Have you ever gazed into campfire or fireplace? You may have found your eyes “softening,” and started to notice patterns of sparks and smoke that seemed to turn into pictures. After a while, maybe your subconscious and/or imagination took over, allowing you to detect images of faces, animals, places you’ve never been–whatever visions your subconscious decided to send.
You may not have known it, but you were scrying. (Or skrying–both spellings are okay.) Sometimes these seemingly random visions may even organize themselves into messages, messages which may answer questions we don’t even realize we were asking. Experienced practitioners claim they can even use scrying to guess the identity of a face-down card or foresee future events. The funny thing is, all this happens without conscious effort; in fact, any “work” intended to further the process will almost certainly end it.
Scrying is a practice of seeing things outside of the physical world, often using either a reflective medium or some embodiment of the four traditional elements–earth, air, fire, and water. For example, one might let one’s mind wander while fixing the eyes on a crystal ball, clouds passing over the moon, a log in the fireplace, or a still bowl of water. Any of these things could be classified as scrying, and all of them have been practiced for so many centuries that it would be hard to place any sort of date on the origin of the practice.
On occasion, all of us “see” things that are not there. How does that work, anyway? Sensory deprivation plays a part. When we focus on something as simple as a bowl of water or crystal ball, we move towards a meditative state which allows us to put aside everyday thoughts. Then, with the eyes having no immediate tasks work on, the visual parts of the mind start to harness things coming from… somewhere else. The location of that “somewhere” is, of course, open to interpretation. The subconscious mind plays a big part, but the techniques of scrying are designed to turn the subconscious into a springboard.
Scrying doesn’t require any special skills, or any particular belief system. Like meditation, the ability improves with practice, but that doesn’t mean it’s some supernatural “gift” that only a few people possess.
Here’s a time-tested method you can use to try it out. All you need is a quiet room, half an hour, and a scrying medium of some sort. A simple bowl of water will do.
1. Start with a few minutes of grounding. One simple grounding exercise is to sit with your eyes closed and imagine yourself as a tree, visualizing your backbone as the trunk, and roots extending from your tailbone down into the earth. In this way, the Earth literally “has your back,” keeping you connected to the everyday world while your mind floats free.
2. Fix your eyes on a bowl of water (or other scrying medium). Don’t try to see anything at first, just look at the water. Focus your awareness on what each of your five senses registers, and say out loud what that is. (For example, “I hear traffic sounds and a siren. I feel air coming from the heat vent.”) Do this for a minute or two.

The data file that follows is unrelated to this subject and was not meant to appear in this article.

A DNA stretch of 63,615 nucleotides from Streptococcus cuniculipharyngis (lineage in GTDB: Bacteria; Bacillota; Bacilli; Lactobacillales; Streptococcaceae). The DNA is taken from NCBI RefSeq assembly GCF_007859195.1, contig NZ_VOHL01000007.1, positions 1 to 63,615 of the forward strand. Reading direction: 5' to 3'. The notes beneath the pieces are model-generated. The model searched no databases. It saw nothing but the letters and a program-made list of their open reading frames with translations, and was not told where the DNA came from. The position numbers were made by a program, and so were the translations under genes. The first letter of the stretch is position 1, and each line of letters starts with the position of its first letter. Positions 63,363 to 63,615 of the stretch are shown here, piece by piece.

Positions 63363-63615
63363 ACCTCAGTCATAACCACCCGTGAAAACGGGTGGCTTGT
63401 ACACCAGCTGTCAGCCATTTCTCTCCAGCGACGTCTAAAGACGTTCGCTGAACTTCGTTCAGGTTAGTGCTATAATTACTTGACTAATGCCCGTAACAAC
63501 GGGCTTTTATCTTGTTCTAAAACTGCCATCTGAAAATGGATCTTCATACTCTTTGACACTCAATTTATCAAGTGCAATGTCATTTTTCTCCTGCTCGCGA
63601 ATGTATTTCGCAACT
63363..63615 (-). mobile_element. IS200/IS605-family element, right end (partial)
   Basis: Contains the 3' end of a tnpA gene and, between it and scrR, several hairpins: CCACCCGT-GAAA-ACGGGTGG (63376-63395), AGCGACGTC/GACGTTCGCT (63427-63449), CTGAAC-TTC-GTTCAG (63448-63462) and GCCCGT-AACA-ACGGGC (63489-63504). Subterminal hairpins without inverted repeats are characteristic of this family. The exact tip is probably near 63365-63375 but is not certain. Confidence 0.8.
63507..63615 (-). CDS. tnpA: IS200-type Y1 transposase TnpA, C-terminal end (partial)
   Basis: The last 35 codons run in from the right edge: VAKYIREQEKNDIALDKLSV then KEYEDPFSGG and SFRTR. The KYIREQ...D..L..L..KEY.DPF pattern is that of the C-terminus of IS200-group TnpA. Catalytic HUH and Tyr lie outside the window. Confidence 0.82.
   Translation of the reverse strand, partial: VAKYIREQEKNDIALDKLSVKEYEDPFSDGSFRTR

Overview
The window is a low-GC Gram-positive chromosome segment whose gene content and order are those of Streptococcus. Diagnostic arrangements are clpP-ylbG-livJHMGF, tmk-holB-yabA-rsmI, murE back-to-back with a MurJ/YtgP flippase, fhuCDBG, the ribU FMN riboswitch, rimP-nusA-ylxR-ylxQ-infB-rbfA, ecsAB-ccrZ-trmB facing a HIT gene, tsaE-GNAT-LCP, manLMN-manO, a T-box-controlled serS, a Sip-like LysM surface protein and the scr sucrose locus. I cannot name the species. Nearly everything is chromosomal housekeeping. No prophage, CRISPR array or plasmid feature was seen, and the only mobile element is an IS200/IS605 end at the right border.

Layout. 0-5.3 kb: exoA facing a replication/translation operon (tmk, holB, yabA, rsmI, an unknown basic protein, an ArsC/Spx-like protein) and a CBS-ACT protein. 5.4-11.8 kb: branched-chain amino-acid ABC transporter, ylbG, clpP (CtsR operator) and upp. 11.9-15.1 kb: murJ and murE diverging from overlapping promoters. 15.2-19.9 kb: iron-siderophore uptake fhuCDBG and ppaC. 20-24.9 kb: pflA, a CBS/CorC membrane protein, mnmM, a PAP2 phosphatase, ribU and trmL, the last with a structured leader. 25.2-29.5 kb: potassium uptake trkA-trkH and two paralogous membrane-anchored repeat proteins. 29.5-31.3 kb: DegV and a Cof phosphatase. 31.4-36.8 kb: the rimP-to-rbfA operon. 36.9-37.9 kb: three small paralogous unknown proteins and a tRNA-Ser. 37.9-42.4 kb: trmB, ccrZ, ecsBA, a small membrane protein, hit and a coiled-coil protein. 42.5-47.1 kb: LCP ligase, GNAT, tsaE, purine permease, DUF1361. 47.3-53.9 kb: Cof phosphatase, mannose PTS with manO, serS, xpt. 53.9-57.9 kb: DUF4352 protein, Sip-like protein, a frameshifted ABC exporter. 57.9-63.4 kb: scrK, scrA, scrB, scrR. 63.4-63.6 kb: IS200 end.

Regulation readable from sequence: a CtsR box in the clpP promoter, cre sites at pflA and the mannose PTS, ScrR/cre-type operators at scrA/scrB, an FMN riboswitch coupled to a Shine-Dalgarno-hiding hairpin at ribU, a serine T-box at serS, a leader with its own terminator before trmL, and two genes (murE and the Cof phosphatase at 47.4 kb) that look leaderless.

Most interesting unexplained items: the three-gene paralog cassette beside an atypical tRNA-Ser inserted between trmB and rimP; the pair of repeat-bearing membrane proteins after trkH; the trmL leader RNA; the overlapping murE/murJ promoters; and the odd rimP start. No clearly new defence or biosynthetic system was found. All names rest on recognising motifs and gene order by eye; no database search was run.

3. Now shift all of your attention to the visual. Focus especially on any incontinuities in your scrying surface–ripples, reflected light, floating dust. Say out loud what these things remind you of, whether through shape, color, movement, etc. Just free-associate. Maybe a spot of light reminds you of an owl’s eye, or a little ripple reminds you of a lake you sailed toy boats on when you were a kid. These images may in turn call up others, often things you will see at the edges of your vision. For example, while that ripple that reminds you of your childhood lake sits in the center of your visual field, that image may extend itself, allowing you to sense the presence of trees or other people via peripheral vision.
4. Keep going with this as long as you like; a few minutes of this should be plenty to start out, but you should quit sooner if you start to feel overloaded. It may help to move in closer to the scrying medium as you go, and/or to hover your hands over it. The “visions” will likely get more complex as you go along, and may involve other senses. They may even evolve into little stories. The main thing is just to keep the impressions moving along, saying whatever comes into your head.
5. To come out of the session, go backwards through the steps: take note of what you are literally seeing, notice what’s really coming to you from all five senses, and finally take a moment to ground yourself. Then have a cookie (or your snack food of choice) while you write down or record what you saw and experienced.
Individuals may be very sensitive to visions or not so sensitive; wherever you fall on the spectrum has its own advantages and challenges. People who have a real sensitivity for scrying and pick up messages easily will need to be extra careful about grounding, and to know when it’s time to quit. Less sensitive people won’t be so prone to wandering off into la-la land, but may need to remind themselves that it’s okay to let their imagination run free, and that there are no “right” or “wrong” results to this exercise.
Scrying is one of those things where you really don’t know what’s going to happen until you try it! Have fun, and don’t take it too seriously; just because you “see” something in a scrying mirror doesn’t mean it’s written in stone. If something you experience helps you make sense of past, present or future, so much the better. The purpose of knowledge is to use it.
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